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(For an overview on the Medicare data available at PolicyMap see our previous blog post.)
With proposed decreases in funding for Medicare, exploring what contributes to higher costs can shed light on which initiatives might be helpful in reducing future costs. The Medicare fee-for-service (FSS) program offers health insurance to older Americans over the age of 65 and those with qualifying disabilities or end-stage renal disease (ESRD). Despite extensive regulations, the cost for Medicare services varies across the U.S., with the highest average per capita costs concentrating in the southeastern states. Looking at the recently updated 2016 Medicare data on PolicyMap, we can see that the western half of the US spends around two to three thousand dollars less for each beneficiary than does the eastern half.
This is a pretty striking map. It turns out that similar geographic trends have been observed since at least 1999, when a paper in the Health Care Finance Review reported on state-level variations in Medicare coverage and spending patterns. So, what explains these trends? Since Medicare has strict allowable costs and payments for procedures and services, the geographic discrepancies of per capita Medicare costs are unlikely due to institutional differences. Moreover, the average per capita costs are standardized to account for local wages or input prices and extra payments that Medicare makes to advance other program goals, such as compensating certain hospitals for the cost of training doctors. Using PolicyMap data, this post will explore whether it is likely that higher costs are associated with increased rates of disease, different use of Medicare procedures and services, and local behavioral health risks.
Higher average per capita costs likely correspond with more medical need among beneficiaries in those areas. Having a chronic condition is one reason why a Medicare beneficiary might visit doctors more frequently or suffer complications from additional medical needs, thereby leading to increased Medicare costs. By looking at chronic conditions among this population, similar geographic patterns emerge as those related to costs. For instance, Alzheimer’s disease has a much higher prevalence among Medicare beneficiaries east of Colorado with some of the highest rates in Texas, Kansas, and Florida.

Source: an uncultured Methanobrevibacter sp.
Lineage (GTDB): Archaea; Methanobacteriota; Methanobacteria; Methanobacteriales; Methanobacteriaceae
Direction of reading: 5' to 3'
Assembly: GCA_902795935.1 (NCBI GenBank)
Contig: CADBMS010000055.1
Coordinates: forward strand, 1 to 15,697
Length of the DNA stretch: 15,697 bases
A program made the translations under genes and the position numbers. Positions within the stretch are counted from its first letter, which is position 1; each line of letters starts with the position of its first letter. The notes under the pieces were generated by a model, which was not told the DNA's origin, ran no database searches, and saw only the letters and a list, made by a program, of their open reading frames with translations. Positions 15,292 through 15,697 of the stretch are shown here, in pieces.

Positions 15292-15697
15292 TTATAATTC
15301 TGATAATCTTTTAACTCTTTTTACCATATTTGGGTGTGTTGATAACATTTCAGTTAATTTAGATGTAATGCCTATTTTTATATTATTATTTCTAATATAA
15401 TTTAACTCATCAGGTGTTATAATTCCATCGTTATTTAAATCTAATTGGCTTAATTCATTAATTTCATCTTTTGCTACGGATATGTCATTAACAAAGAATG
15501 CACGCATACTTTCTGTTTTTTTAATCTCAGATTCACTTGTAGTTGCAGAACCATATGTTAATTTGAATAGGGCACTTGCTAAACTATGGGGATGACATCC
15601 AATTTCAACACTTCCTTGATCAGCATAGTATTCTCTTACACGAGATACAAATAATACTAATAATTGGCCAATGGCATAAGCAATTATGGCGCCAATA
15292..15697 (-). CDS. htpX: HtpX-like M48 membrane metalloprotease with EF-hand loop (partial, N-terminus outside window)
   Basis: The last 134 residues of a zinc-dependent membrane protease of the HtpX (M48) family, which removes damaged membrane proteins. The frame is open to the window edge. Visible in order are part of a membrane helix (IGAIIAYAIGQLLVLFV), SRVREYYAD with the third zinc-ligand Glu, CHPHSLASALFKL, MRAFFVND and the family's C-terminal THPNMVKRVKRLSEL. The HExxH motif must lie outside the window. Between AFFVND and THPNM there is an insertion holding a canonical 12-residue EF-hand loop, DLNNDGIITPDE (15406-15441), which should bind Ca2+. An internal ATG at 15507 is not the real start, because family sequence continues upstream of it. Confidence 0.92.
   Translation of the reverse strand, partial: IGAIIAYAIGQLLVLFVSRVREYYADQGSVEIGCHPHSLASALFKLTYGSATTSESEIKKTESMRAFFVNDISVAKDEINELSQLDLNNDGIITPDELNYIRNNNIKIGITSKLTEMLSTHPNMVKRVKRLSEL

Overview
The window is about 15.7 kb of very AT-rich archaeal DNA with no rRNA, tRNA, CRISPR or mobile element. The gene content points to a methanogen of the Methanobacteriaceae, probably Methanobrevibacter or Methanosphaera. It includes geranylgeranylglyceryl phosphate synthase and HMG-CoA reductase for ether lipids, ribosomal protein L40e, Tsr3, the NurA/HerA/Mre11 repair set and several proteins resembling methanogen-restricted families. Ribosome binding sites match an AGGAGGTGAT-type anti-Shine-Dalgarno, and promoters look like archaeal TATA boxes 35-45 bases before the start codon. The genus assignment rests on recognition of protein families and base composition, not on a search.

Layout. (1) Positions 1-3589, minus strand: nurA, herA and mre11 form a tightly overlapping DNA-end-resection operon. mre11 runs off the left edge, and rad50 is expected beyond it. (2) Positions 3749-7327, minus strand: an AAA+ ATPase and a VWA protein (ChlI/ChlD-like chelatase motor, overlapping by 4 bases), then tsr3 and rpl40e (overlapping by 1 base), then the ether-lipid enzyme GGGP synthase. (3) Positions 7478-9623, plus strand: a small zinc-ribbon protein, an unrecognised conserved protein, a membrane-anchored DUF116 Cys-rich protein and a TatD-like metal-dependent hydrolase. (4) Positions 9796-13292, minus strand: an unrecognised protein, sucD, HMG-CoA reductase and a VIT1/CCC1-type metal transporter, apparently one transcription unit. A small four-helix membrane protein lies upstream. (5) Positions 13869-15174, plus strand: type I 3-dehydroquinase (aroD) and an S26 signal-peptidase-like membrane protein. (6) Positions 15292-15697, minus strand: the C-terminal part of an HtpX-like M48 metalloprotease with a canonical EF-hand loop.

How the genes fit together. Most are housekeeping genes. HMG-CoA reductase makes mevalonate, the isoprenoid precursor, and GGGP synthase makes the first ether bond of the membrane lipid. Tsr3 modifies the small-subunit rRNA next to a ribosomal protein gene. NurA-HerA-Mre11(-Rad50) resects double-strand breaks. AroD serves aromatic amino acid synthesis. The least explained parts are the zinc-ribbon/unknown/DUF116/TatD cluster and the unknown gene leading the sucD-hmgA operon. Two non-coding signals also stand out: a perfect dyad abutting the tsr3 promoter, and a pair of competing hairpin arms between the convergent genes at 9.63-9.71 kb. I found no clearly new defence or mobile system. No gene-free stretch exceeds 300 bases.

This trend is also present for beneficiaries with high blood pressure.
Numerous other chronic conditions among Medicare beneficiaries, while not concentrating in the Southern states, are frequently higher for the eastern half of the U.S. Some examples include, depression rates that are higher in Rust Belt areas and high cholesterol rates for most East Coast states.
Health Facility Use
Given the increased costs associated with treating high concentration of patients with chronic conditions, one might imagine that more extensive use of medical facilities would also be associated with higher cost areas. This prediction turns out to be true. Geographic variations in per capita Medicare costs correspond to geographic differences in Medicare facility use. Emergency Room visits for Medicare beneficiaries have higher rates per 1,000 beneficiaries in the Eastern half of the U.S., although this trend is not as strong as those for chronic conditions.
With Medicare coverage, a distinction is drawn between outpatient visits and inpatient stays. Inpatient stays are covered under Part A of Medicare and typically require a doctor’s referral and official admittance into a hospital. Many beneficiaries qualify for premium-free Part A coverage. By contrast, outpatient visits fall under Part B of Medicare coverage and include most doctor visits, outpatient care, and many preventative services. They also usually involve a premium payment from the beneficiary. While it is not always the case, inpatient use is likely to require more extensive care and Medicare typically pays a higher percentage of the costs. It is therefore likely that higher inpatient stay rates will correspond with higher average Medicare costs. For more information on the difference between Part A and B coverage visit Medicare.gov.